So far this year, O’Neill has premiered three works: 45-minute “24 Preludes for Viola and Piano” composed by Russian composer-pianist Lera Auerbach in Santa Barbara in April; “Piano Quintet” by British composer Huw Watkins in London, also in April; and “Viola Concerto” by American composer Christopher Theofanidis in New York in January.
“As a student, I rarely played anything new. At Juilliard, my first job was all new music concerts and I was told I had the ability to play the music,” he said, explaining it is not just about playing with a beautiful tone, but that involves a lot of “brain work.”
“As a recreative artist, you don’t know your composer in person. A lot of my life is spent digging about what did he mean,” O’Neill said of performing old classical works. “I wanted to be their servant and make myself disappear,” he said, torturing himself in the process. “A lot of things I get wrong, I think, and I think it was a good try,“ he said, warning, “Practice can be a deadly thing, a trap.”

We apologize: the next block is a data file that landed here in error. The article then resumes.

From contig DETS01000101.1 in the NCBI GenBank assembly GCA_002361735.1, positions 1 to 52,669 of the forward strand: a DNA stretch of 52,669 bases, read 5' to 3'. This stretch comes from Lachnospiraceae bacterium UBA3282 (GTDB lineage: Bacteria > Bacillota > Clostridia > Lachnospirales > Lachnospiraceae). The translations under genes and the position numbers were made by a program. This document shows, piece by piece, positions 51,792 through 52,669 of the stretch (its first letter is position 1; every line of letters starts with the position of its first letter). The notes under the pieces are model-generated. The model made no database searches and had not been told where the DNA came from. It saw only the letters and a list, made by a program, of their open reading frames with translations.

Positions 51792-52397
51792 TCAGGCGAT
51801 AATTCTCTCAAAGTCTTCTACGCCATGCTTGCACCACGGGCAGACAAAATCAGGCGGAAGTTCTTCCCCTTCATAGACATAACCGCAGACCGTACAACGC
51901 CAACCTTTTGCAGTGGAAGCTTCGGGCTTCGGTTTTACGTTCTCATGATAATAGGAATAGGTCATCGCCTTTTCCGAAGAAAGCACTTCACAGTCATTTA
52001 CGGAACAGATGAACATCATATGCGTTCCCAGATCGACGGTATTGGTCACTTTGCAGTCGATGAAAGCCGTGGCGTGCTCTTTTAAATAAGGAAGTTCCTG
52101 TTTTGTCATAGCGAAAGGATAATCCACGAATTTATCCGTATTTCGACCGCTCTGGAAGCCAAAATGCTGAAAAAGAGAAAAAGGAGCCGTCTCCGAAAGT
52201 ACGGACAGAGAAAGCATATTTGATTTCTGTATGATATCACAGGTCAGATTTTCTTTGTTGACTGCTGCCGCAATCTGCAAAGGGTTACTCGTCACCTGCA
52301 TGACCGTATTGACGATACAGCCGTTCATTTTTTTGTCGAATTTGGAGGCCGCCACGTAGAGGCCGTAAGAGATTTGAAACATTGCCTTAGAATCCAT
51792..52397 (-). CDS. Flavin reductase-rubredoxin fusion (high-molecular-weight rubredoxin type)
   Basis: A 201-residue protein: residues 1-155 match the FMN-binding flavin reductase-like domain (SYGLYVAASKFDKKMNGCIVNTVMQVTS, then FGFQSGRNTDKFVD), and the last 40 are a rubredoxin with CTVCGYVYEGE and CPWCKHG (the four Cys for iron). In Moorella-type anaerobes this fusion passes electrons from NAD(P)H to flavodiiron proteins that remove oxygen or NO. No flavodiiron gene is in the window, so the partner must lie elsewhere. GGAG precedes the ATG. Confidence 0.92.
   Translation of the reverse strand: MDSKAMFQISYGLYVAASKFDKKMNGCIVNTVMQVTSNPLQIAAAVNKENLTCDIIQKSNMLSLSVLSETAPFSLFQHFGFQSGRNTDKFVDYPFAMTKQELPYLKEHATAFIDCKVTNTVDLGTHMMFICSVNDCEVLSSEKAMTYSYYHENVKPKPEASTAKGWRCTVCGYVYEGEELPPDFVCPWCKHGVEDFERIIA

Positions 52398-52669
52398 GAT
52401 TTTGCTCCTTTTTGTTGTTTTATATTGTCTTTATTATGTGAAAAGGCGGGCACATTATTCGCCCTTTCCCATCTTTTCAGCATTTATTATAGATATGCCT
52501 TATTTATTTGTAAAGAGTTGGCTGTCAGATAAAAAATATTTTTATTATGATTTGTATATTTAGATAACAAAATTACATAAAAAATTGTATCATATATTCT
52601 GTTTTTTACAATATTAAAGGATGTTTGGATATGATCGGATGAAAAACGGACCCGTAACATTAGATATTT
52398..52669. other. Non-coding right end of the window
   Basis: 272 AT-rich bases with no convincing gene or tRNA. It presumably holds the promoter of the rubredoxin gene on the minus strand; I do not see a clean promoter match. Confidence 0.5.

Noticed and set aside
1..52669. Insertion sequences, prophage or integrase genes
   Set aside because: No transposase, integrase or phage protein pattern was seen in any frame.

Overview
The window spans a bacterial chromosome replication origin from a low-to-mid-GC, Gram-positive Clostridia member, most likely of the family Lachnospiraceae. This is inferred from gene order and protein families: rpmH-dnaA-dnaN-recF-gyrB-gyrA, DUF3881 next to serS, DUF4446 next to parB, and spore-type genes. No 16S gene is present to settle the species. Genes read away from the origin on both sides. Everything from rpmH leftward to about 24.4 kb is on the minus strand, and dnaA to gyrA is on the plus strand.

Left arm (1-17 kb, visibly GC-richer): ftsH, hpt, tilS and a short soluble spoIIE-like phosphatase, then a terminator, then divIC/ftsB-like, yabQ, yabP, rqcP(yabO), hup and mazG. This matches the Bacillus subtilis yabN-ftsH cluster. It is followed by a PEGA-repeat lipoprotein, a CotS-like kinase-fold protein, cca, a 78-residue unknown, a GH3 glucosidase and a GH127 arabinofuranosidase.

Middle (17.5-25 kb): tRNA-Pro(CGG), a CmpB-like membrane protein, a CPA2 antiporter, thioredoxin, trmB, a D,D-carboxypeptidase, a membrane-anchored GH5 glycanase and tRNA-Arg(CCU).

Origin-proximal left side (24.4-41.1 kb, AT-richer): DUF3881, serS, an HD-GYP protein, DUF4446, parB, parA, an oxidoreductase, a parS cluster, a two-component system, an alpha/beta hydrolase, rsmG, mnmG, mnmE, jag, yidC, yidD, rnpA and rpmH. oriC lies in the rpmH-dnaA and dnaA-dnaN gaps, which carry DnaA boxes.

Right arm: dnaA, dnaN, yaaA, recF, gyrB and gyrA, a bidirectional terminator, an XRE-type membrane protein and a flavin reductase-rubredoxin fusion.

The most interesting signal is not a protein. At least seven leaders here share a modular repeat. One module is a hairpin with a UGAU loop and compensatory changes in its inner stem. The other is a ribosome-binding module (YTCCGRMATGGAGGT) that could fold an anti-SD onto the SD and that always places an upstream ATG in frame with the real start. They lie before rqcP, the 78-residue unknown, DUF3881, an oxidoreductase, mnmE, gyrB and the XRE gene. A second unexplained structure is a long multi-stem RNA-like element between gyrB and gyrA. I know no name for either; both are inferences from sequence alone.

“What I am trying to communicate is a balance of the cerebral and the emotional,” O’Neill said. “It is a matter of how much you let go and how much you punish yourself.”
Describing himself as a moody person, he credited his mother for giving him the “happy gene.” “Music is not an achievement, it is a journey, for me,” he said. “It is not about notes, it’s about being vulnerable, being expressive.”
Being an artist and a director of a long-running music festival has its own joys and challenges. “It takes a certain type of person to have the vision and the generosity of spirit to organize a festival,” O’Neill said. He admitted that it has been a challenge. “I like to make everyone happy and have a hard time saying no,” he said. “At the end of the day, it has to be the music speaking.
What would be his “dream program”?
“I would direct my own ‘Ring Cycle’ and do it in one day,” he said, laughing at the idea of performing Wagner’s “Ring Cycle” composed of four epic music dramas, typically performed over a few days, in one sitting.
By Kim Hoo-ran (email@example.com)